Even if there were 1,000 Ecovillage Training Centers (in Tennessee at The Farm), and as many Earth University's (in Chiapas on autonomous land), plunked down from on high, there's no logical argument that can herd the "sheople" to try a new approach to living, even if we could commandeer NPR, PBS, the BBC et al for a good spell. For the boss man is too strong, and there's not an open commons where the land ain't fenced or paved, so that people can gather food and erect shelters in peace and freedom.
Too many people, divided as they are -- what leader in power has ever tackled overpopulation? Doing so toppled Indira Gandhi. The Chinese have tackled it but rather too late. Only a collapse of the entire system of industry and consumption will change the playing field. Are things finally crashing down as we speak?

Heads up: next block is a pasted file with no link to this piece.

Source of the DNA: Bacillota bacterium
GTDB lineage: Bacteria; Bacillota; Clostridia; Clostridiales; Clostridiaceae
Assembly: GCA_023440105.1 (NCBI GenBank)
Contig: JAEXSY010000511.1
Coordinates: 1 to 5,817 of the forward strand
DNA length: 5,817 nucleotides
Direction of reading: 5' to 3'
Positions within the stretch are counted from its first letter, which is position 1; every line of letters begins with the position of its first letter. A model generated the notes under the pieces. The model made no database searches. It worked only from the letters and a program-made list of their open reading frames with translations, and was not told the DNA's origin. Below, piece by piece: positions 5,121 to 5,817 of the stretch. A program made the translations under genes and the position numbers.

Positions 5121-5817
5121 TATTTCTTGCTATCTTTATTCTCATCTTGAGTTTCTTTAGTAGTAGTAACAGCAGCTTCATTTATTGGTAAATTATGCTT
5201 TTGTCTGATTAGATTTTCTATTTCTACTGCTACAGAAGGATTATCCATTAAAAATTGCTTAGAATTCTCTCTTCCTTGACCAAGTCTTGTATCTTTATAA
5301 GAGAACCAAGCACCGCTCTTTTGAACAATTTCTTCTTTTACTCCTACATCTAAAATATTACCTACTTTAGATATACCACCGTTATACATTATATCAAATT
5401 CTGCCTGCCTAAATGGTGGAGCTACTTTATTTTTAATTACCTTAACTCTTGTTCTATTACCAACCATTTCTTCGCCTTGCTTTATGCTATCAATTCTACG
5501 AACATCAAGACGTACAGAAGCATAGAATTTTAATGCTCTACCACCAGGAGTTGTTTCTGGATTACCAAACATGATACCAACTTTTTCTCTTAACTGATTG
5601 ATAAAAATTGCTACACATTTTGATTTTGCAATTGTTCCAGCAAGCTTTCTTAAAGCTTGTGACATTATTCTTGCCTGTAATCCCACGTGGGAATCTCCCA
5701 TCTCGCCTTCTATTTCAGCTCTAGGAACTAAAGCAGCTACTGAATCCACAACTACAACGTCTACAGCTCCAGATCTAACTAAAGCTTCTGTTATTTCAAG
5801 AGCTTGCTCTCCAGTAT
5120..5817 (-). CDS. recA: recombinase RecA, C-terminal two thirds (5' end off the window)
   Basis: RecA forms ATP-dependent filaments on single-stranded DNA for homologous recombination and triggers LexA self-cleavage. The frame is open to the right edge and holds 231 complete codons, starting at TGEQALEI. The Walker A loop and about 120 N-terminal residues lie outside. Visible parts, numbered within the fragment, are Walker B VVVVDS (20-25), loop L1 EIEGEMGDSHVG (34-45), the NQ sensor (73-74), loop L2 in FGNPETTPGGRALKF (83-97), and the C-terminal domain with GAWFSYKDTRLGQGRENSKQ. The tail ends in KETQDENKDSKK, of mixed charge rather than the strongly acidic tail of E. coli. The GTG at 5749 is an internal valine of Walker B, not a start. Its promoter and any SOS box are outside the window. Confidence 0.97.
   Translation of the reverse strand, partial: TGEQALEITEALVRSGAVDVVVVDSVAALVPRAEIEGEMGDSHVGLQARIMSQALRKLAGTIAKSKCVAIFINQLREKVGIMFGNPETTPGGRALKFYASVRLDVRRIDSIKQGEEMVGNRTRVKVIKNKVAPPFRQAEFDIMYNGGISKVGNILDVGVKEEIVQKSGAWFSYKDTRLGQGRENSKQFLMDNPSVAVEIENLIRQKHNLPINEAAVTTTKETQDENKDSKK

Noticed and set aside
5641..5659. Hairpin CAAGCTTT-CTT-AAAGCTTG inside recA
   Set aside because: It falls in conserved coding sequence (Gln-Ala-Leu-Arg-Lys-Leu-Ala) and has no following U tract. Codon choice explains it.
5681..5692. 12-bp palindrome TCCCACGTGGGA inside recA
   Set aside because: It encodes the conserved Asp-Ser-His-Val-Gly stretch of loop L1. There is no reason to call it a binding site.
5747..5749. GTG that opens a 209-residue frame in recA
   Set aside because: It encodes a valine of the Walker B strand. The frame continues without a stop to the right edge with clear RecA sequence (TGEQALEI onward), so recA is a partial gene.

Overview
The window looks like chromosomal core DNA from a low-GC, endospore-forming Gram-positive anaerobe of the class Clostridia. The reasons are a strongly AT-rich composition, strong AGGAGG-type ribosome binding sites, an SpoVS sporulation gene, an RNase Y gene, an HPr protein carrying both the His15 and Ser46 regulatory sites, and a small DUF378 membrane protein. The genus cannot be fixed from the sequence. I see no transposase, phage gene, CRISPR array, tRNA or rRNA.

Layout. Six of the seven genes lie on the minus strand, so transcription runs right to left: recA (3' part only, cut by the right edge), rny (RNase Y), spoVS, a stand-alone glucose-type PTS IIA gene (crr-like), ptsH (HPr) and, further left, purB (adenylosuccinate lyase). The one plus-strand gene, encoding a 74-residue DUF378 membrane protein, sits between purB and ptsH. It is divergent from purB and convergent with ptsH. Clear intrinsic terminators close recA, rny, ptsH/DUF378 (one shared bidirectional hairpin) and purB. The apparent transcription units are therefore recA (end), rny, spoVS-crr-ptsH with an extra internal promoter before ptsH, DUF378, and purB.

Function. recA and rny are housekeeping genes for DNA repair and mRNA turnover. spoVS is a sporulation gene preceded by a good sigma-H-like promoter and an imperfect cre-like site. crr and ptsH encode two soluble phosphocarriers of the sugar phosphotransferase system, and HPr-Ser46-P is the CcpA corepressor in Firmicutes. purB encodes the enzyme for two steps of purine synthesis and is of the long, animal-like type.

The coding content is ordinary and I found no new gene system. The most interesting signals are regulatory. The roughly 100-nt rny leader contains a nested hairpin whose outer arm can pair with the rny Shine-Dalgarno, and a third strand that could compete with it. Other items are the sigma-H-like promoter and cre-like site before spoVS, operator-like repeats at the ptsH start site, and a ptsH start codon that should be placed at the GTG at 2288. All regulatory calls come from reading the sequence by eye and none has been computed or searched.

Being compassionate is essential. But to fight for changes on the policy level and possibly legitimize the system is in the end not compassionate if we neglect to prioritize fundamental cultural change. Meanwhile some of us on the latter track continue to develop and point to ways of sustainability. Some of us even risk getting arrested for what we believe in. May the new year make more sense to us in terms of a positive flow of consciousness. * * * * *
"'EMPTY PROMISE': The broken federal commitment behind the Tennessee coal ash disaster"by Sue Sturgis, Facing South/Southern Exposure (Institute for Southern Studies): southernstudies.org United Mountain Defense: No Such Thing As Clean Coal: unitedmountaindefense.org Ecovillage Training Center: Universidad de la Tierra:
SUBHEAD: Report on the Current State of Visitor Occupancy Numbers in Hawaii...Trouble Ahead.
image above: Honolulu in a blackout. Photo by Josh Bernard